In July 2012, American entrepreneur Russ George dumped 120 tons of iron particles into the ocean off the west coast of Canada. As consultant to the local council of a nearby indigenous village, he convinced them that the resulting algae bloom would lure salmon and restore the local fishing industry. Further, the uneaten algae would soak up carbon dioxide (during photosynthesis) and carry it to the bottom of the ocean when it dies — thus reducing the amount of greenhouse gas in the atmosphere.
The technique, iron fertilization, is one of many geoengineering approaches that could theoretically reduce mankind’s impact on the planet. Efforts have been focused around two categories: changing the reflectivity of the Earth (solar radiation management) and taking carbon dioxide out of the atmosphere (carbon dioxide sequestration).
“It sounds like an attractive idea,” says Jennifer R. Smith, PhD, dean of the College of Arts & Sciences and associate professor of earth and planetary sciences. “With geoengineering, we can live the way we want and don’t have to worry about the specter of climate change. But for every plan, there are known risks and hazards, and then there are unknown risks and hazards.”
In spring 2013, the National Academy of Sciences began a technical evaluation of a limited number of geoengineering techniques, with the goal of determining their feasibility and their possible impact on environmental, economic and national-security concerns.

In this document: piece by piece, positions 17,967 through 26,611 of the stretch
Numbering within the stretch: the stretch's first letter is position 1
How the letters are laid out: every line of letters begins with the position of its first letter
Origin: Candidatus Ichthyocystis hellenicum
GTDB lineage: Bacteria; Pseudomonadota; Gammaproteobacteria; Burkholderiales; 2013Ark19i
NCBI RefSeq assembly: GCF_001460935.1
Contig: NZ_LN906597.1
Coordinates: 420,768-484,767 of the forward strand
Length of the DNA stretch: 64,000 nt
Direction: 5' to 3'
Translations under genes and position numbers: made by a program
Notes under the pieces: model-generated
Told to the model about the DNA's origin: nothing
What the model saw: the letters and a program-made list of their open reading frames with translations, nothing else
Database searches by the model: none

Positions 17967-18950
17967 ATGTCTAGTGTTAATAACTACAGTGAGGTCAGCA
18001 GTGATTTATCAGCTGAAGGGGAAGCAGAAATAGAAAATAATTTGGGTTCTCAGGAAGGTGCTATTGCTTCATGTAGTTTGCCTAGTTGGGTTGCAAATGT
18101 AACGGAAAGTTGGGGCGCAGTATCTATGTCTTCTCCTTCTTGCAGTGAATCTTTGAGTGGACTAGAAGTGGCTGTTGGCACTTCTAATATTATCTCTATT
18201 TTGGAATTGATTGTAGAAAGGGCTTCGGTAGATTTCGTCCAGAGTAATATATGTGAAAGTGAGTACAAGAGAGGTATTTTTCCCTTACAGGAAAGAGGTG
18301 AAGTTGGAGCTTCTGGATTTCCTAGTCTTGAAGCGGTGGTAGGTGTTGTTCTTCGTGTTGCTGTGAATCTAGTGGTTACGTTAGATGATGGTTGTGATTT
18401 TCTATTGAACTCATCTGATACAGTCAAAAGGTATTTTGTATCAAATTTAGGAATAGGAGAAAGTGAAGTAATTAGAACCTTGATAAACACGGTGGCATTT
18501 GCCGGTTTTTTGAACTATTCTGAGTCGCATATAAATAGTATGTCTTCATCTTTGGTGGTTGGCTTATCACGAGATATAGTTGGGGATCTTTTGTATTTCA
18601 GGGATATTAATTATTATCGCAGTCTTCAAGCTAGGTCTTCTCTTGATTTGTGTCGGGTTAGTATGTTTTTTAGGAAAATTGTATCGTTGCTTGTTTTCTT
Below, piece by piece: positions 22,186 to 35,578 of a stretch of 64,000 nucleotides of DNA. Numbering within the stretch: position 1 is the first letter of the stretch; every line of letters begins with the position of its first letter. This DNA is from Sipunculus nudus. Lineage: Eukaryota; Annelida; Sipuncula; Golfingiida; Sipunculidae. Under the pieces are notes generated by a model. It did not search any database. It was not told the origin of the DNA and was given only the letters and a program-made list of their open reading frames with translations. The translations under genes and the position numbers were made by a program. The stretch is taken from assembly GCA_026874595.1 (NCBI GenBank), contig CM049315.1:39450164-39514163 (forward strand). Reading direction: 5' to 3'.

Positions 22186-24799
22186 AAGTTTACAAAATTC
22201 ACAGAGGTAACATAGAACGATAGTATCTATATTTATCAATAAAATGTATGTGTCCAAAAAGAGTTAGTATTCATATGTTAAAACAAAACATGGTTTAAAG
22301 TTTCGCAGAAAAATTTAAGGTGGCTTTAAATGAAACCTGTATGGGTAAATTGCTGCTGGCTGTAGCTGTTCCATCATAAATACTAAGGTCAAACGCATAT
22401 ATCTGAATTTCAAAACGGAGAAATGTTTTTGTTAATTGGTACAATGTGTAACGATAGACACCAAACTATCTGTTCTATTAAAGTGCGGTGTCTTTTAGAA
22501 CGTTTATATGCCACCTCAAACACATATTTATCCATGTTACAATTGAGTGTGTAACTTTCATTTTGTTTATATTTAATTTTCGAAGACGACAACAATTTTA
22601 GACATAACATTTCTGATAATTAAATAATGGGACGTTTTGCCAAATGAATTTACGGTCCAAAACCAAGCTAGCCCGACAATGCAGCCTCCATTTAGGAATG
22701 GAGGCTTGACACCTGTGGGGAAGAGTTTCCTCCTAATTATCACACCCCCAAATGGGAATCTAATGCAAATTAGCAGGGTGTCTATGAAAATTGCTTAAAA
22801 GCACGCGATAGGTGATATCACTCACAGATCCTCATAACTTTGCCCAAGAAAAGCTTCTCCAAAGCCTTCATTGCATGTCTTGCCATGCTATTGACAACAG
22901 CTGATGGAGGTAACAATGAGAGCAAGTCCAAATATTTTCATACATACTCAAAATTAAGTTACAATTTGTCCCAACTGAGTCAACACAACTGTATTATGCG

The science, says Brent Williams, PhD, the Raymond R. Tucker Distinguished I-CARES Career Development Assistant Professor in the School of Engineering & Applied Science, can be iffy. One strategy, for example, calls for the injection of sulfates into the atmosphere to reflect the sun’s rays, replicating the after-effects of a volcanic eruption, which is known to decrease the Earth’s global temperature. “The problem is that the effect only lasts for a year or two, then temperatures warm again because greenhouse gases have lifetimes of hundreds to thousands of years in comparison,” he says. “We would have to continually inject particles to maintain the cooling effect. These particles would eventually settle to the surface and cause acidification of the oceans and soils, having detrimental effects to life on the planet’s surface.”
David Fike, PhD, assistant professor of earth and planetary sciences in Arts & Sciences, notes that the approaches treat the symptoms of climate change but don’t treat the problem. “The concern is that if you even talk about geoengineering ideas, people will lose interest in making the hard decisions to reduce greenhouse-gas emissions.”
Further, the regulation of geoengineering experiments is unclear. In the United States, the Clean Air Act limits concentrations of pollutants (which would include sulfates) at ground level, but there is no regulatory scheme for upper-atmosphere activity, says Maxine Lipeles, JD, senior lecturer in the School of Law.
Scientists condemned Russ George’s iron-fertilization experiment, claiming it violated two international conventions on dumping in open seas. George, however, insists the conventions aren’t binding and, pointing to the resulting 10,000-sq.-km. algae bloom, claims success.
Will humankind have the luxury of choosing whether to pursue geoengineering strategies? The Intergovernmental Panel on Climate Change forecasts a temperature rise of 2.5 to 10 degrees Fahrenheit over the next century. That prediction makes the National Academy of Science’s top-level investigation seem all the more prudent. “It may no longer be an either/or situation, but an and,” Smith says. “The last thing we would want is to have to rush through the science in desperation and haste.”